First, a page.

In another embodiment the spring assembly further includes a bearing located within the central bore that can rotate within the central bore of the block. Each end cap has a truncated receiving section that can rotate within the central bore of the block. The bearing and end caps rotate within the block as the chair backrest is reclined or returned.
Additional objects, advantages, and novel features of the invention will be set forth in part in the description which follows, and in part will become apparent to those skilled in the art upon examination of the following, or may be learned by practice of the invention.
In the accompanying drawings which form a part of the specification and are to be read in conjunction therewith and in which like reference numerals are used to indicate like parts in the various views:
FIG. 1 is a perspective view of a chair;
FIG. 2 is a view of a tilt control mechanism taken along line 2—2 of FIG. 1;
FIG. 3 is a view of the tilt control mechanism similar to FIG. 2 with portions shown in cross-section to reveal details of construction;
FIG. 4 is a partial side view of the tilt control mechanism with parts broken-away to reveal details of construction;
FIG. 5 is a partial cross-section taken along line 5—5 of FIG. 3;
FIG. 6 is an exploded view of the spring assembly components of the tilt control mechanism; and
FIG. 7 is a view of another embodiment of the tilt control mechanism, similar to FIG. 3, with portions shown in cross-section to reveal details of construction.
This invention provides a spring assembly for a tilt control mechanism used on chairs. The spring assembly allows an occupant to exert a force on the backrest of the chair to recline the backrest. The spring assembly also biases the chair to an upright position when the reclining force is relieved. As described below, the spring assembly also provides dwell in the action of the backrest without resort to a rubber torsion spring.
With initial reference to FIG. 1, a chair on which the mechanism embodying the principles of the invention can be used is generally indicated by reference numeral 10. Chair 10 is equipped with a base assembly 12. Base 12 preferably has a number of castors 14 operably supported on the outer ends of a corresponding number of support legs 16. Support legs 16 converge to a pedestal column 18. Column 18 supports a gas cylinder 20 that allows the height of the chair to be adjusted by an occupant, as is known to those of skill in the art. The construction of the base 12 and column 18 is well known to those of skill in the chair industry.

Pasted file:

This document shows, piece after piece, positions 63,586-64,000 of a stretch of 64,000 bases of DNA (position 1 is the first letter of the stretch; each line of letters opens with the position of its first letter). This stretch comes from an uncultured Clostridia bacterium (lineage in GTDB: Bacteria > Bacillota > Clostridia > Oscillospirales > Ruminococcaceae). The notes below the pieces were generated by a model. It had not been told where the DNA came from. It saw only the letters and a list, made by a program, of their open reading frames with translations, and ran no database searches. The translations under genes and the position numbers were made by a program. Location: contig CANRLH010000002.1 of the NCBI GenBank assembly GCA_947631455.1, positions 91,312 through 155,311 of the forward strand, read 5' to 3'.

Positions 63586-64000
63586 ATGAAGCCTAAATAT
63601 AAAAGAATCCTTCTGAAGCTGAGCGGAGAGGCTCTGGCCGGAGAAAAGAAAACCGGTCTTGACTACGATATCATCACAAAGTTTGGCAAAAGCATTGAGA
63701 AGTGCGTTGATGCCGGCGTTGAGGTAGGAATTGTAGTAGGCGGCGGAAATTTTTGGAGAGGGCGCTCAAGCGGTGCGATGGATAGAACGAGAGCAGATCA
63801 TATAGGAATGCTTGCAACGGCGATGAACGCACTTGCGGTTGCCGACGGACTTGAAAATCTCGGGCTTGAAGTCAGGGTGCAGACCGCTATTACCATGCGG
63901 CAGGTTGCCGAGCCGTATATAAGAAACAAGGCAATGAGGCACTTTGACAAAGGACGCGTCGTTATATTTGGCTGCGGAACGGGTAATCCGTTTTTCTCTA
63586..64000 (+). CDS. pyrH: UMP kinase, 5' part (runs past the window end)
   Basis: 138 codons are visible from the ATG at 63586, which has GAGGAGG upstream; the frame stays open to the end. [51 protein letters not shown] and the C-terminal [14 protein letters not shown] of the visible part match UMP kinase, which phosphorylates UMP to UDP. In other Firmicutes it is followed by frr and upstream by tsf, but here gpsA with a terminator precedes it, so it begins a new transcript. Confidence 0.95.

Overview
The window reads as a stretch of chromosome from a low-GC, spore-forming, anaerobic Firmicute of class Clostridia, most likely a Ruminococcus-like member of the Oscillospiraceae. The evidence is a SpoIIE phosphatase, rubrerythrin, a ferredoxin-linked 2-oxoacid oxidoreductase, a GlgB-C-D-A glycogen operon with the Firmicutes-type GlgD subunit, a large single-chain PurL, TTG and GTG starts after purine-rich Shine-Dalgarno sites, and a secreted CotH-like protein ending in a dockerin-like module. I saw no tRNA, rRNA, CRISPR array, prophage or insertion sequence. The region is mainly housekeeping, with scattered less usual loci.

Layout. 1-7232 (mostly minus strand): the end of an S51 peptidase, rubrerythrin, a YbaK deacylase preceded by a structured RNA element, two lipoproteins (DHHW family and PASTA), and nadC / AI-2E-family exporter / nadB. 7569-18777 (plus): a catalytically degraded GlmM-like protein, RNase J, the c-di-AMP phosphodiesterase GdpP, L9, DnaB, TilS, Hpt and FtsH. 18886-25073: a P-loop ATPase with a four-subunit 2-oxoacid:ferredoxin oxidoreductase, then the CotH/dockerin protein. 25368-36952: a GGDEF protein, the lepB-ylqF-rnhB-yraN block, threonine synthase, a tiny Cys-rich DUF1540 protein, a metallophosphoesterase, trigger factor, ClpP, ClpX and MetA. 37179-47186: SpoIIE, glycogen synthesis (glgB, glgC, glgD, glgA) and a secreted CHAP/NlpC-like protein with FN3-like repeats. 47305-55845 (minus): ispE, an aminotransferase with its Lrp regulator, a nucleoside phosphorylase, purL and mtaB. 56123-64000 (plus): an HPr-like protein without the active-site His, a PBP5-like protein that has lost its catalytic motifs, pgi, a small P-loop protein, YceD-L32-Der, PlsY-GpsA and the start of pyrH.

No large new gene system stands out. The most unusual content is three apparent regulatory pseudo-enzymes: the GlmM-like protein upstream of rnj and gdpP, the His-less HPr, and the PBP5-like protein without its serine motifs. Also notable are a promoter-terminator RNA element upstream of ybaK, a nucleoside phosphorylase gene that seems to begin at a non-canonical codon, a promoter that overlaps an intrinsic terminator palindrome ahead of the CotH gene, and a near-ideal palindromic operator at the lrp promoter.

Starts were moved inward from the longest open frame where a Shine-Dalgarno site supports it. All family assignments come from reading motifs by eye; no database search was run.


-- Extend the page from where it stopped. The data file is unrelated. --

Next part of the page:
With continued reference to FIG. 1, a tilt control mechanism 22 is coupled at one point to gas cylinder 20. Tilt control mechanism 22 is also coupled to a seat 24 and a chair backrest 26. Preferably, a pair of armrests 28 is also coupled to tilt control mechanism 22 or seat 24 or back 26.
Having briefly described the basic elements of chair 10, a more detailed description of the various elements of tilt control mechanism 22 is described below. FIGS. 2, 3, and 4 show various components of tilt control mechanism 22. Tilt control mechanism 22 has a base housing or chassis 30. Chassis 30 is preferably a stamped metal piece that provides the overall structure for holding the various components of the mechanism as described below. Chassis 30 has a pair of spaced-apart sides, each of which has a hole 32. Hole 32 is used to hold a bearing 34 in place, such as by a press-fit relationship. Bearing 34 is preferably steel and has a hole as well. A bushing 36 is located within the hole of bearing 34, as best seen in FIG. 4. The bushing 36 has a polygonal hole formed therein, the importance of which is described below. As seen in the figures, the hole is preferably a hexagonal hole. Bushing 36 has an outer diameter that closely matches the diameter of the hole in the bearing 34, such that the bushing 36 can rotate relative to the bearing 34. In a preferred embodiment, bushing 36 is made from a plastic material. The mechanism 22 also includes an elongated rod 38 that is held within the bushings 36. More specifically, the shape of rod 38 matches the shape of the hole through the bushings 36. In the preferred embodiment, the shape of rod 38 and the shape of the hole of bushing 36 are hexagonal. Rotation of the rod 38 rotates the bushings 36 within the bearings 34.